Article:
In a previous letter, August 14th, after mentioning that some of his acquaintances were inquiring, he observes, "I hope all these drops are forerunners of a shower. Oh, that they might be. Pray fervently for this valley of dry bones. Pray that its professors may be wrestling Jacobs, and prevailing Israels."
His first child was born October 8th, 1813.-On the 9th he writes to me.
"Dear Uncle Thomas,
"How do you like your new title?—Yesterday we were favoured with a fine little boy."—"I pray that our Heavenly Father may glorify himself with it, and make it his. May it glorify him abundantly."
"We have named the little one, George Fitch, after our friend in New-York. I hope he may be instrumental in glorifying his Heavenly Father a thousand times more than ever I have done."-Thus it is evident, that his sincere desire, fervent prayer, and continued labour was, that he might adorn the doctrine of God his Saviour, in all things; and not only to consecrate himself, but all over which he had control, to the love and service of his Heavenly Father.
My brother returned to New-York- the last of October, or the first of November. On the 25th of October he writes me in anticipation of his return.-" Dr. Mason's Lectures commences next Monday or thereabouts. I look forward with much pleasure to that time. The delight of New-York Christian society and preaching, is very great." In the same letter he observes-"I place much reliance on the products of a Poem which goes to press the moment I go down, almost. It celebrates our unparalleled naval
victories, and attempts to direct the attention of the people of the United States to gratitude to their Maker."
"The Poem I spoke about before, will probably be published between now and next summer, with my name.'
Early in November, he published his Poem with this title, "Columbia's Naval Triumphs." The Poem and notes constitute a small volume of one hundred and thirty-two pages. In the introduction he observes-" The names of Pike, Harrison, Van Rensselaer, Croghan, 'and their gallant compeers, will descend to posterity with eclat; the admiration and gratitude of their country, will never cease to attend them, so long as patriotism and heroic valour are cherished and respected; but the intention being to include in this work naval triumphs alone, their deeds are left for some future attempt at celebration."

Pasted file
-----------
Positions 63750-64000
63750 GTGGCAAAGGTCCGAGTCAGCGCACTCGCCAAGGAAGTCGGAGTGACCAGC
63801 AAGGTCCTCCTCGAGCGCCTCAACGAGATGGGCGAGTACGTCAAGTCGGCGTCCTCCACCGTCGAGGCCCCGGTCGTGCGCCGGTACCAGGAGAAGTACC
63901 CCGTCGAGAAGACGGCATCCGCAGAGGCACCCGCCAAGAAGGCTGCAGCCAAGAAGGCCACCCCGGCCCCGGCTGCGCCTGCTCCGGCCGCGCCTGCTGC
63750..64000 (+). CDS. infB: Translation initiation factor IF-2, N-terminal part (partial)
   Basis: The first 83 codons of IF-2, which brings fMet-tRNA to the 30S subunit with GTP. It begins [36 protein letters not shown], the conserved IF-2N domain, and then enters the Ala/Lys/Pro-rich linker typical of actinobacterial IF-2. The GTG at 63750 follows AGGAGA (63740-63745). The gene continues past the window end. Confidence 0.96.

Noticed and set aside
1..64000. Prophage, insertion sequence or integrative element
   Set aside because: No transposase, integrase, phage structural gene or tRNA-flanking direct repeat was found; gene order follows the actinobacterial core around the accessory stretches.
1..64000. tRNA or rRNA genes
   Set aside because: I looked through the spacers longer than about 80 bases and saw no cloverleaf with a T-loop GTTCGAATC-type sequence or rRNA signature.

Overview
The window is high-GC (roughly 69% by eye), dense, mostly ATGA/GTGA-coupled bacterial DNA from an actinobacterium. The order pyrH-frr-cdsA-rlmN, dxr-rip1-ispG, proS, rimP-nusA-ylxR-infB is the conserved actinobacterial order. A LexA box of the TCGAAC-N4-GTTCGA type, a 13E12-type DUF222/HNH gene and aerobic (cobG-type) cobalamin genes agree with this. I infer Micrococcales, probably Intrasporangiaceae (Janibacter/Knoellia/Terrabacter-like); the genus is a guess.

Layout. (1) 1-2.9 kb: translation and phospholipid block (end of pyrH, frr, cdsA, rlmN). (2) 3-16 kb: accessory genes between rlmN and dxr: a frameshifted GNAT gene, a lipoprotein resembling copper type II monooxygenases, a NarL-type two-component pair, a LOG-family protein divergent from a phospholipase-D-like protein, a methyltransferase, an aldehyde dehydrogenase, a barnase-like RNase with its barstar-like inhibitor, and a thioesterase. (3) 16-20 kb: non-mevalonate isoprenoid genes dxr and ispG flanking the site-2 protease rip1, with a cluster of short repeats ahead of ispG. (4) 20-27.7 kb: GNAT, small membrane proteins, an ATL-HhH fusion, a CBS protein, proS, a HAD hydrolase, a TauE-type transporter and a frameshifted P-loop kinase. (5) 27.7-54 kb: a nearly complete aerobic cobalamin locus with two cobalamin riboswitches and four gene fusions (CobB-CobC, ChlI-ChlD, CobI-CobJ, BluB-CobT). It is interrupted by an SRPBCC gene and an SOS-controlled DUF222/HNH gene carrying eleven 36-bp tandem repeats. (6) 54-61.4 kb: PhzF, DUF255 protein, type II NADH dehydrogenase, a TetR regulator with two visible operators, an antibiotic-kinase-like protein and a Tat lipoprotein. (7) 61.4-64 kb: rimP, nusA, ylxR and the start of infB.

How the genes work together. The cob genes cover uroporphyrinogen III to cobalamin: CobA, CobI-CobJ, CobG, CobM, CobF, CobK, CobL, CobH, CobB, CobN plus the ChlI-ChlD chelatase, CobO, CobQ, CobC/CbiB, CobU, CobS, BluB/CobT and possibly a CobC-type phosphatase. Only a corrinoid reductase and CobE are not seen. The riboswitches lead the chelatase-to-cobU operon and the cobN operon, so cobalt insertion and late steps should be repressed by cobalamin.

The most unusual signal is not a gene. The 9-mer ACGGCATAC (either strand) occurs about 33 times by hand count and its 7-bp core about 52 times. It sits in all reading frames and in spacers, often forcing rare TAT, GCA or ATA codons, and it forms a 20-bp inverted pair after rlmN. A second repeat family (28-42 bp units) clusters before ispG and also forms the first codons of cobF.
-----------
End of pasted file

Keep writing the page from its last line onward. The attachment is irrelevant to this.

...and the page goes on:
The following are extracts of this work. He thus com
"First to Jehovah strike the sounding praise!
To Him who rules the sea, the earth, the sky,
Who reigns o'er all, eternal and alone,
In a note he observes-"They that trust in the Lord, are like Mount Zion, which shall never be moved.' If a man be satisfied, on proper inquiry, that duty impels him to the scene of danger, he may go without fear. A trust in the Lord supposes an inquiry concerning what is duty, and a sincere desire to perform it.”
After celebrating the different victories obtained by our Navy over the English vessels, he describes the scene on Lake Erie. When all things are prepared for the contest, he thus proceeds
"With anxious soul, Britannia waits the fight;
She to her Heavenly Father breathes her prayer
In a note referring to this passage, he says "The day before this battle was a day of fasting, humiliation, and prayer, throughout the United States, by appointment of the President. When such are the weapons resorted to, well may we expect success. Prayer is more mighty, than millions of soldiers."
He closes the poem with a reference to the Christian triumph.
"Acknowledge Him who rules the host above,
"Let him upon the rock of ages rest-
"Who would obtain a never-dying fame,
The prayer of faith-the grateful song of praise!
"Eternity unfolds perpetual joy,
"Seraphic guardians ever round him wait,